1p36 deletion syndrome is a chromosomal anomaly characterized by distinctive facial dysmorphic features, hypotonia, developmental delay, intellectual disability, seizures, heart defects, hearing impairment and prenatal onset growth deficiency.
1p36 deletion syndrome is considered one of the most common chromosome deletion syndromes, with an incidence of 1/ 5,000 to 1 /10,000 live births occurring equally in both genders, across all ethnicities.
Patients share recognizable craniofacial dysmorphism with straight eyebrows, deep-set eyes, broad and flat nasal root/bridge, midface hypoplasia, long philtrum, pointed chin, and frequently observed large late-closing anterior fontanel (>3 cm at birth), microbrachycephaly and posteriorly rotated, low-set, abnormal ears. Brachydactyly, camptodactyly and short feet are also characteristic. Almost all patients suffer from congenital hypotonia, contributing to feeding difficulties, delay in motor development and fine motor skills, and delayed or absent speech. A variable level of intellectual deficit is observed in all patients. Other symptoms include prenatal-onset growth deficiency, structural brain abnormalities, seizures, congenital heart defects, eye/vision problems, hearing loss (sensorineural or conductive/glue ear), skeletal anomalies, abnormalities of the external genitalia, and less frequent renal abnormalities and hypothyroidism.
1p36 deletion syndrome is caused by a partial heterozygous deletion of mostly the distal part of the short arm of chromosome 1, with breakpoints ranging from 1p36.13 to 1p36.33. About 50% of cases are due to a de novo terminal 1p36 deletion, around 29% to an interstitial deletion; remaining cases comprise more complex chromosome rearrangements.
Diagnosis is based on the clinical picture and is confirmed by chromosomal analysis. Molecular techniques are used for the genetic characterization of the deletion (FISH, CGH array). An evaluation for congenital heart defects with an echocardiogram and EKG; brain abnormalities with an MRI; seizures with an electroencephalogram; a neurodevelopmental assessment, and standard examination for eye/vision problems, hearing loss, and skeletal and renal abnormalities are recommended.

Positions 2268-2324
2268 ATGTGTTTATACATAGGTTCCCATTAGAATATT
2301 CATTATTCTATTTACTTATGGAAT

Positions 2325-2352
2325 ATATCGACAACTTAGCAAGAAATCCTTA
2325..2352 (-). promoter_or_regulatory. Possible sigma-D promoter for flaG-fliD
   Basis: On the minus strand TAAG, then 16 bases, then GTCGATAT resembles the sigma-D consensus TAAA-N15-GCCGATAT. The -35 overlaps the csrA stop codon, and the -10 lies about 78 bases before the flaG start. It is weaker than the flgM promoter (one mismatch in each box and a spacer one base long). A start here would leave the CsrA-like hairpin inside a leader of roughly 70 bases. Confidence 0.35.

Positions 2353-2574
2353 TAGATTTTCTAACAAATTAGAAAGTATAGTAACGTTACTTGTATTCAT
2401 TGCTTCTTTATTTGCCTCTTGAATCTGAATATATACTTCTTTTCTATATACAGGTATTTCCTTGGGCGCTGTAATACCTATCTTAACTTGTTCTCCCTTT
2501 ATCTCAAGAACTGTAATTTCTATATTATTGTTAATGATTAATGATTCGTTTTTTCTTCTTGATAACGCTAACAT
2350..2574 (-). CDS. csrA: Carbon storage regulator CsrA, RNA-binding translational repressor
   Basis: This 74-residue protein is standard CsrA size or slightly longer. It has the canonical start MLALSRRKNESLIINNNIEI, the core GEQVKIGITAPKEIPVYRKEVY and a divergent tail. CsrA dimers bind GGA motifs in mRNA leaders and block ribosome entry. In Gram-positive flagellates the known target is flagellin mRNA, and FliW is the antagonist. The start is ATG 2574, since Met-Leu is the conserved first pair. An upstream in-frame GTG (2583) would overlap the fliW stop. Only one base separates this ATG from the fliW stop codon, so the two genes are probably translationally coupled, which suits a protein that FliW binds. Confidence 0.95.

Differential diagnosis includes Rett syndrome, Angelman syndrome and Prader-Willi syndrome (see these terms).
In case of family history, prenatal testing is possible by amniocentesis or chorionic villus sampling and cytogenetic analyses. For couples in which one parent is a known carrier, preimplantation genetic diagnosis is available.
Genetic counseling is recommended to inform parents of the risk of recurrence in case they carry a balanced rearrangement involving 1p36.
Management should be multi-disciplinary and include a regular follow-up. Early diagnosis and access to personalized rehabilitation therapies focusing on motor development, cognition, communication, and social skills are highly recommended. The use of sign language is helpful. Some congenital heart defects may resolve on their own, others may require medication or surgery. Epileptic seizures are treated with standard antiepileptics. Infantile spasms are responsive to corticotrophin. Feeding and growth should be monitored as feeding difficulties are common early on. Triiodothyronine, thyroxine, and thyrotropin levels should be evaluated at diagnosis, and, then, once a year.
The severity of the 1p36 deletion syndrome varies between affected individuals. Seizures and other medical issues seem to improve with time. Patients will remain dependent of others for most activities of daily living and will require medical support throughout life. Individuals with 1p36 deletion syndrome survive well into adult life.
Last update: October 2012